time-stretch directly from the Arrange window. This speeds up the work
One of the most significant upgrades in Logic’s operation is in
grouping: Every channel can be assigned to one or more of a maximum of
32 groups. The groups can be for editing, mixing or both. Grouping like
this is nothing new, but now that it’s finally available in Logic,
users will enjoy the ability to create drum muting, vocal mix groups
and so forth. Users can group tracks vis-à-vis zooming,
hiding/exposing and record-arming, among other things. Individual sends
can be grouped per track, as well.
Logic now supports quite a number of third-party control surfaces.
While the Logic Controller has been, and probably remains, the best
choice if you already have other controllers at your disposal, it’s
nice to be able to use them all. A powerful feature of this support is
that you can simultaneously use any number of controllers from
different manufacturers configured as you see fit. Another powerful
aspect is the ability to assign controllers literally. For example, one
can use the linear faders of a pair of controllers in a
“long-throw/short-throw” configuration, like a large-format
analog console. The possibilities are wide open. Controller
configuration is accomplished outside of the Logic
“environment,” existing in a state that is probably best
described as a plug-in. Each different brand and model has a
“plug-in” associated with it, and you can have multiple
iterations of each.
Other clever additions include the Mix in Arrange feature, which
gives you a mix module or “channel strip” in the parameter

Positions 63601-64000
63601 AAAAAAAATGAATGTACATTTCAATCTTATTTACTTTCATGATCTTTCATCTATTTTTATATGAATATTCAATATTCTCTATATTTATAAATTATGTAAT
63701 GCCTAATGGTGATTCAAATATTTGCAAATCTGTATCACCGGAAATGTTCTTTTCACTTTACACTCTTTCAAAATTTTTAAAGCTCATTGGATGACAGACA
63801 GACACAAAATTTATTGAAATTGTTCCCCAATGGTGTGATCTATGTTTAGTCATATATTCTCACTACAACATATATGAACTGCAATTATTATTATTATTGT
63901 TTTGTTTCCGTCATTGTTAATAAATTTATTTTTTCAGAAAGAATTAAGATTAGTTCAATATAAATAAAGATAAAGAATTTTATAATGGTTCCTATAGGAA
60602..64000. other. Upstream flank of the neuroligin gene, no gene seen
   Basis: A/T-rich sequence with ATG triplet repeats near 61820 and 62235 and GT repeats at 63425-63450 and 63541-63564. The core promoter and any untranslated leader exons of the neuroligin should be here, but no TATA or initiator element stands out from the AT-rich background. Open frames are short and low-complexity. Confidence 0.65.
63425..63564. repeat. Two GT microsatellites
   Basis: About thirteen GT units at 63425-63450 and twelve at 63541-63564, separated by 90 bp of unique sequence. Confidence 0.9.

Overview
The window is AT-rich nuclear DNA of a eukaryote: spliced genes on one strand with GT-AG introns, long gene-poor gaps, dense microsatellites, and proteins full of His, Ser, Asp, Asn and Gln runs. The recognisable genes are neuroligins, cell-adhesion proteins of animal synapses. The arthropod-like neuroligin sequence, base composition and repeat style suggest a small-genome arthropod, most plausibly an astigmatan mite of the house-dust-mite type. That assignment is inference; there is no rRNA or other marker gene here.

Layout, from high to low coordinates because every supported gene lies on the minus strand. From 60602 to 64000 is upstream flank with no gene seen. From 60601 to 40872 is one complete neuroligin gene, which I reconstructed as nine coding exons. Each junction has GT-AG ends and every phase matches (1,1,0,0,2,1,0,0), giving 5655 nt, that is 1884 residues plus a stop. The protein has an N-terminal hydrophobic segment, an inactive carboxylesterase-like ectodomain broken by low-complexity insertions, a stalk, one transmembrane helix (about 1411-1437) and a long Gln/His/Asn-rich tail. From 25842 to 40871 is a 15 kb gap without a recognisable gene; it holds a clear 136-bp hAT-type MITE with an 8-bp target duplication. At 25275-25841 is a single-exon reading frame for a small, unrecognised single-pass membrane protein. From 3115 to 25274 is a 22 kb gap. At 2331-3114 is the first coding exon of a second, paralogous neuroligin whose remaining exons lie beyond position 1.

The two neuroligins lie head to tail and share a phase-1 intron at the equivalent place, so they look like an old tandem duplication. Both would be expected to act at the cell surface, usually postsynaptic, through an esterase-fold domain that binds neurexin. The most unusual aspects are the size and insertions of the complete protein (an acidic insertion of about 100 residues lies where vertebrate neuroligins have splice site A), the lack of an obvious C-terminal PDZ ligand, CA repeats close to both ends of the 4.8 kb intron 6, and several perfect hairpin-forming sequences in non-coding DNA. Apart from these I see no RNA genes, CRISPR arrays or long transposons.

section of the Arrange window. The display automatically coincides with
a channel selection. It’s great to be able to tweak mix parameters
without switching to the mix display. Also available is a powerful EQ
plug-in available for each channel. It features eight bands, including
filters and shelving — high and low — and four parametric
bands in the middle. However, all eight bands are fully parametric;
they simply default to the above-described configuration. The GUI for
this EQ provides a wealth of visual information about the EQ curve.
There is a nice representation of that curve on each channel strip in
the Mix window. Aside from all of the EQ’s nice visual aspects, it
sounds good, too — really good.
For users of Propellerhead applications such as Reason, ReWire II
support is a welcome addition to Logic 6. Up to 64 channels of audio
can be routed from that application into Logic, and Logic’s MIDI
sequencing can control virtual instruments going back the other way.
Synchronization between the two applications is a breeze.
Logic now features a Project Manager application, which allows handy
consolidation of all the resources associated with a project in one
place. It enables renaming, introduction and editing of comments.
Another powerful tool here is “Save As Project,” which
enables simplified archiving and transport another way. It consolidates
all aspects of a project, even the audio used by samplers. It yields a
panoply of options in terms of how and what is saved: a great way to
organize and prepare a project for transport to another studio or
There is a reason why there was a slight delay between the
acquisition of Emagic by Apple and the appearance of an expected
product upgrade. They wanted to do the upgrade correctly, and they
succeeded. It’s powerful and supports almost every format you can
imagine. Seasoned users will be thrilled with the powerful new tool,
and newcomers will be bowled over by the possibilities. Logic 6 will be
a serious application used by professionals in all different production
Emagic USA, 530/477-1051, www.emagic.de.
John McJunkin is the principal of Avalon Audio Services in
Phoenix, and is a consultant in the design and operation of audio
systems for recording professionals.
Check out Logic 6 in action:
A channel EQ
displaying movie frames in QuickTime
The Project Manager
Hear an MP3 demo produced in Logic 6
Download the Logic Platinum 6 brochure (Adobe Acrobat